Owning a vintage watch is a little like owning a classic car: You have the satisfaction of knowing that you own one, you occasionally get it out, give it a polish, perhaps even try it on for size and then put it away again, waiting for the right time.
The Citizen Red Arrows Limited Edition Navihawk is everything that a luxury vintage watch isn’t. But that’s part of the appeal, and you shouldn’t overlook it as a daily wearer.
Dress to Impress
You see, the Red Arrows (Arrow?) does everything you need it to, and it sits quite happily with a business suit, or if you work in a startup, the prerequisite tight shirt, jeans and beard compliment it equally; it’s one of those watches that magically takes on the surrounding environment and works with it.
Whether you’re surfing in Hawaii, working out at the gym, punching a keyboard or entertaining clients, this watch looks like you’ve picked it specifically for the occasion, and that’s a rare thing.
Perhaps part of the magic is the price – just £569 RRP, which automatically fits it in the band of cheap enough to wear every day without worry, expensive enough to look a little dressy, and truth be told, it’s different enough to mark you out as someone that has an interest in all things horological.
Styling and Functionality
You may not find any retailers with new stock – the limited edition (just 5,000 worldwide) models from Citizen always sell, so while you may be able to find a ‘pre-loved’ model, knowing the model code (JY8039-54E) won’t necessarily help you.
At first glance, the look of the watch isn’t dissimilar to a traditional chronograph, but behind the anti-reflective crystal lurks technology, and it’s the tech that brings the watch alive.
With a limited edition Eco-Drive U680 movement and radio-controlled atomic clock synchronisation, the Navihawk is capable of telling the (accurate) time in 43 cities across the world, or under 200m of water if you prefer.
The tech comes wrapped in a pretty stainless steel mesh bracelet with push-button deployment clasp, pilot’s rotating slide rule, and dual time zone display; no, it isn’t traditional, but it’s all the better for it.
Citizen has been making watches for nigh-on 90 years, and although they always seemed to be … the type of watch you’d find on the high street, their watches have always piqued an interest for serious collectors.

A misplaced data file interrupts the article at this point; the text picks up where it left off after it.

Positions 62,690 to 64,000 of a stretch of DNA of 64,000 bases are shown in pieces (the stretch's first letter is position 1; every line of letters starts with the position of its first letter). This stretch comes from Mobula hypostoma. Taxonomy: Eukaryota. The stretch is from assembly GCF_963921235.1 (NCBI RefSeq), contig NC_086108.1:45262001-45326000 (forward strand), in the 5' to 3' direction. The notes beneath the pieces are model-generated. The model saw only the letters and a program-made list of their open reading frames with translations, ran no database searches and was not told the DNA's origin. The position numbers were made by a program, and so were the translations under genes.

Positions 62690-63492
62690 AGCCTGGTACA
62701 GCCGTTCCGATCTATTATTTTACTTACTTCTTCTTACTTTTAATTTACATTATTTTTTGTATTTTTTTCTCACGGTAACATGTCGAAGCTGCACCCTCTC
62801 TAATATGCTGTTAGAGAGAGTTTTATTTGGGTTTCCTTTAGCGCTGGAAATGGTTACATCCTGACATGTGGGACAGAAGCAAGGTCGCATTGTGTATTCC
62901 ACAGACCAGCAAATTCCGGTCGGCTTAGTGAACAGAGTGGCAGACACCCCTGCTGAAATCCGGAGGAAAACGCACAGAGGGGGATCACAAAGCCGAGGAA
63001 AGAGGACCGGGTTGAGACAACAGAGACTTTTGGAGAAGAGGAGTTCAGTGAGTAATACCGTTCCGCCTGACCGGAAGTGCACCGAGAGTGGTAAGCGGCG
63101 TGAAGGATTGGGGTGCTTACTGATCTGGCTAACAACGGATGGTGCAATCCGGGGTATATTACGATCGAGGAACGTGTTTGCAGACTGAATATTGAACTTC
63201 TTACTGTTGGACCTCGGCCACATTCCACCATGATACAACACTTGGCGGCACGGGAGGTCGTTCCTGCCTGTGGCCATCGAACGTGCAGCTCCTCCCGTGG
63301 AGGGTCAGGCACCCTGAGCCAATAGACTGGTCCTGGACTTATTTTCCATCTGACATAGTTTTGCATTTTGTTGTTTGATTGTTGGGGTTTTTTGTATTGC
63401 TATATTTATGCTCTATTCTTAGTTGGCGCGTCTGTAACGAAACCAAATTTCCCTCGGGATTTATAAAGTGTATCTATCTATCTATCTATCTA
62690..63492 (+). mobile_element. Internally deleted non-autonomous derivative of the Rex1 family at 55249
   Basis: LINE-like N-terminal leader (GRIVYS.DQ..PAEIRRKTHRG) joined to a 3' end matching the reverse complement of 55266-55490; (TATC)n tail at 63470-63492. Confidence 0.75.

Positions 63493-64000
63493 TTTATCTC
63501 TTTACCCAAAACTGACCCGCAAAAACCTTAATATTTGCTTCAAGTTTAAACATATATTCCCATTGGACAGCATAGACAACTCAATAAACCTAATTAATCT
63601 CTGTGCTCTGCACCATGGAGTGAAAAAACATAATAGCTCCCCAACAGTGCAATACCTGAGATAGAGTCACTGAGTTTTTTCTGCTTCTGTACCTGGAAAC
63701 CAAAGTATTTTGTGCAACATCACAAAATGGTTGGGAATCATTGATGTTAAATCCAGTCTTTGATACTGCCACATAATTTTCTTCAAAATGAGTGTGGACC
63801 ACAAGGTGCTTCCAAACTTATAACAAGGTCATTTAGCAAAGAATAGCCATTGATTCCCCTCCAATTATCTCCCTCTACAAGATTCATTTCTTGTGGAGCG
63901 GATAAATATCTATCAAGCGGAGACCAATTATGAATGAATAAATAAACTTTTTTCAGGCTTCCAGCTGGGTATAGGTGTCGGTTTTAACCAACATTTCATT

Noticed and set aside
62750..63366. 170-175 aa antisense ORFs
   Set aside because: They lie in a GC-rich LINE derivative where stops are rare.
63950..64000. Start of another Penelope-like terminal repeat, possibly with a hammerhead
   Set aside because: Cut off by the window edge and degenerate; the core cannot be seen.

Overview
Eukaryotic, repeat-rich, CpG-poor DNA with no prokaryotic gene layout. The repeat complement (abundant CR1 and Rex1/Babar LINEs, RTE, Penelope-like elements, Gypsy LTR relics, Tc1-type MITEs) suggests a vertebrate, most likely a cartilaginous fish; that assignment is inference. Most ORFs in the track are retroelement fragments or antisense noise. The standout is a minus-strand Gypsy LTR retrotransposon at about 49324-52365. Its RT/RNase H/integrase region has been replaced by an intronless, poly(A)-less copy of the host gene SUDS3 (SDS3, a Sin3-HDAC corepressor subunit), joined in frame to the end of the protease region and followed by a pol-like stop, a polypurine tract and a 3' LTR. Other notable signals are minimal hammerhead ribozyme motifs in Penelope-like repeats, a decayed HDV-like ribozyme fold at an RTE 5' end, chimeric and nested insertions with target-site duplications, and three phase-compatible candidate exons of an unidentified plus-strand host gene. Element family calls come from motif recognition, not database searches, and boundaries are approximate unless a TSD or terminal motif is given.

Just as you have collectors for the Seiko Monster, Citizens have been on the radar of collectors for some time. It isn’t necessarily about one aspect, or the fact that their atomic timekeeping will have a tolerance of +/- 1 second in 100,000 years (which if my maths is correct means +/- 1 second in 31536000000000000 seconds).
Rather than as a brand that produced sub £100 watches for their bread and butter, the limited editions, specials, and higher-end models always seemed to offer more for your money, including technical ability, mechanical parts, durability … a little like a Mazda Roadster rather than a 250 GTO.
Unquestionably we’d pick the GTO, but if you needed something that worked every single time you wanted, that had to get you from A to B, that wouldn’t need attention every day, the Mazda would hands-down win.
Vintage Time Watches
A watch can be so many things to different people, logic doesn’t necessarily play a part, it could be falling under the spell of something for no reason, an inexplicable need to appreciate some fine craftsmanship or just styling. There doesn’t have to be a reason to own any of these watches, just purely because … you want to.
We’d say that for many of our customers, knowing that they have something special that can be passed down generation to generation is a common theme, for others, it’s the mechanical engineering that literally makes it (and them) tick.
What’s the reason you bought your first luxury watch? Was it the styling? The statement? The brand? Why not let us know, we’d love to hear just what makes you tick.
Drop us an email, give us a call.